As the nation continues to face the novel coronavirus pandemic, society at large is trying to find ways of honoring both those we’ve lost and those who are on the front lines of the virus. Sometimes that means honoring the 500,000 American lives lost with candles and a moment of silence, and sometimes (often, if you’re active on social media) that means “thanking” essential workers, like cashiers, bus drivers, and delivery people, for their bravery and their work. While social acknowledgment is of course wonderful, one undercurrent to the situation remains the same: We can “thank” essential workers by paying them more (and making sure they aren’t pushed out of vaccine availability)—not to mention, providing actual benefits and job security.
It’s with this framing that the latest news about big box store Costco feels so important. Costco, a wholesale retailer that sells food, household items, and even some apparel, is lifting its minimum wage to $16 an hour for store workers in the U.S. as of next week. Given that the federal minimum wage is still just $7.25 an hour (yes, really), Costco’s new rate is not bad. Especially when we remember that it’s more than some major competitors, like Walmart, Best Buy, Amazon, and Target start at. And nothing spurs change like an effort to keep up with competitors, right?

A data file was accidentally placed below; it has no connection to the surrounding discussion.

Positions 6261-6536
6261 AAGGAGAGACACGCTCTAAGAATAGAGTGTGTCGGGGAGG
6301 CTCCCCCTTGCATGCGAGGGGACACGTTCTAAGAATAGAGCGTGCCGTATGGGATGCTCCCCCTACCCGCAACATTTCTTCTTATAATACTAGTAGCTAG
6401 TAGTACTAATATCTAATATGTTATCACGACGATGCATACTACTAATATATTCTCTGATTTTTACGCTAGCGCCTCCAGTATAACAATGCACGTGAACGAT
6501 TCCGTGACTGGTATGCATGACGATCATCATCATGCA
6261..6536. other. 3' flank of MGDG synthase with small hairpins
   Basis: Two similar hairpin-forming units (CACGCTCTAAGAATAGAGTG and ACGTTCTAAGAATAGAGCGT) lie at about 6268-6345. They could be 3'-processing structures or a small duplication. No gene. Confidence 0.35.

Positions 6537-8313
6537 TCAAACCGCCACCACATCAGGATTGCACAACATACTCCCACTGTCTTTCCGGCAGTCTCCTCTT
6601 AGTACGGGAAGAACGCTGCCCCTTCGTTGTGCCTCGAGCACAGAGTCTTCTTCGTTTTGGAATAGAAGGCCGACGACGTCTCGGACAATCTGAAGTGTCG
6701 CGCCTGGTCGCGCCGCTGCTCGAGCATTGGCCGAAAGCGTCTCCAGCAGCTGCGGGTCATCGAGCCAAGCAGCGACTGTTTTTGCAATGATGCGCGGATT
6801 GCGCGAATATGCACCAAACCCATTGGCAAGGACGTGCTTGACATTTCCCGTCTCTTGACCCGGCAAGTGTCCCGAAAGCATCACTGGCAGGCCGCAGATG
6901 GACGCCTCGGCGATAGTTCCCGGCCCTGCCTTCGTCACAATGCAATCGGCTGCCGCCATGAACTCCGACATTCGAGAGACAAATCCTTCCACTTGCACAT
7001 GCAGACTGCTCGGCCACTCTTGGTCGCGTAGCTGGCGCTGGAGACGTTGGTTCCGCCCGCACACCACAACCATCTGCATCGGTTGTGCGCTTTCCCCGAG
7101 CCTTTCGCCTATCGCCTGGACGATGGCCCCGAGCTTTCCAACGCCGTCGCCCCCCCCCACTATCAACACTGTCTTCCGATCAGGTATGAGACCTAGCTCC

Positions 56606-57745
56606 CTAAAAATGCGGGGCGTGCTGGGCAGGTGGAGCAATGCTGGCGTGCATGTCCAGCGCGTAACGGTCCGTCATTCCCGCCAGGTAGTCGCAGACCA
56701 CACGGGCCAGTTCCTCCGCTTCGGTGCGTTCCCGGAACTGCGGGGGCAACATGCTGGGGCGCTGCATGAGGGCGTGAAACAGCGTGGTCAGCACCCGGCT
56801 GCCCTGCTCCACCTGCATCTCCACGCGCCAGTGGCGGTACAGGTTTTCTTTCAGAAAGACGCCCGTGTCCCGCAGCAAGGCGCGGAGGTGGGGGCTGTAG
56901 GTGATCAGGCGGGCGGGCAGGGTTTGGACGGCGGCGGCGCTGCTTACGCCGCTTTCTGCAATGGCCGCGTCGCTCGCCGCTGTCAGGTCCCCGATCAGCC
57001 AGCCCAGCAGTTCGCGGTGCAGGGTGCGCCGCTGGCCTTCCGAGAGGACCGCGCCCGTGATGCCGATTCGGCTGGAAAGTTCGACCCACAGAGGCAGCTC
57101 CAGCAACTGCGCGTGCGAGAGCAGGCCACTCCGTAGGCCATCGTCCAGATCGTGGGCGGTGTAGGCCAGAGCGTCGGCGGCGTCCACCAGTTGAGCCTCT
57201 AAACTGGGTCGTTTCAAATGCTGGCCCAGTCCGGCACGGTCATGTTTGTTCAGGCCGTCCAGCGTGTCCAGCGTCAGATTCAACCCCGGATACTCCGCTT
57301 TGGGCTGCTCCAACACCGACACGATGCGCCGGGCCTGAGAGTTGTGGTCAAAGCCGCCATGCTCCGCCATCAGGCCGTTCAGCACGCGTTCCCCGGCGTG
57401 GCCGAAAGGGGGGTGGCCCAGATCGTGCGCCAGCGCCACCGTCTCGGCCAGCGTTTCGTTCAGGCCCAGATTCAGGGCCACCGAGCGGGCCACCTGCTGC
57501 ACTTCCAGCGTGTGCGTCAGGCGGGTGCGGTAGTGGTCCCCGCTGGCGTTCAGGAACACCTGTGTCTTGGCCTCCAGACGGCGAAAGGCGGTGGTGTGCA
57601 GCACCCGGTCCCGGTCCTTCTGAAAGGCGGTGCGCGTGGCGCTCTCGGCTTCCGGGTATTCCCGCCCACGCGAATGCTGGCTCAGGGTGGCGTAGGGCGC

Costco CEO W. Craig Jelinek told the Senate Budget Committee during a hearing on Thursday that more than half of the hourly workers employed at Costco’s U.S. locations actually make more than $25 an hour. For perspective, in 2019, Costco raised its minimum pay rate to $15.
“At Costco, we know that paying employees good wages makes sense for our business and constitutes a significant competitive advantage for us,” Jelinek said in testimony, as reported by NPR. “It helps us in the long run by minimizing turnover and maximizing employee productivity.” This makes perfect sense.
The CEO stated that Costco’s turnover rate in retail is less than 10% and that when looking at employees who have been with the company for over one year, the turnover rate drops to 6%. “We don’t turn over a lot of employees, which we think is very beneficial,” he added, as reported by Yahoo. Again: makes sense. If employees aren’t struggling to survive, they may be less likely to constantly be on the lookout for a better-paying opportunity. They also may be less likely to hold other jobs or gig work that may interfere with their ability or interest to keep one job for a long period of time.
Even outside of the COVID-19 pandemic, we know that there is a race gap when it comes to who is working for poverty-level wages. For example, workers of color are significantly more likely to be paid poverty-level wages than white workers. We also know that women of color, in particular, are more likely to be funneled into low-wage work thanks to structural oppression. Young workers—defined as between 16 and 24 years old—are more likely to earn the minimum wage than older workers, as are workers without a high school degree.
While on the campaign trail, now-President Joe Biden promised to increase the federal minimum wage to $15 an hour by 2025.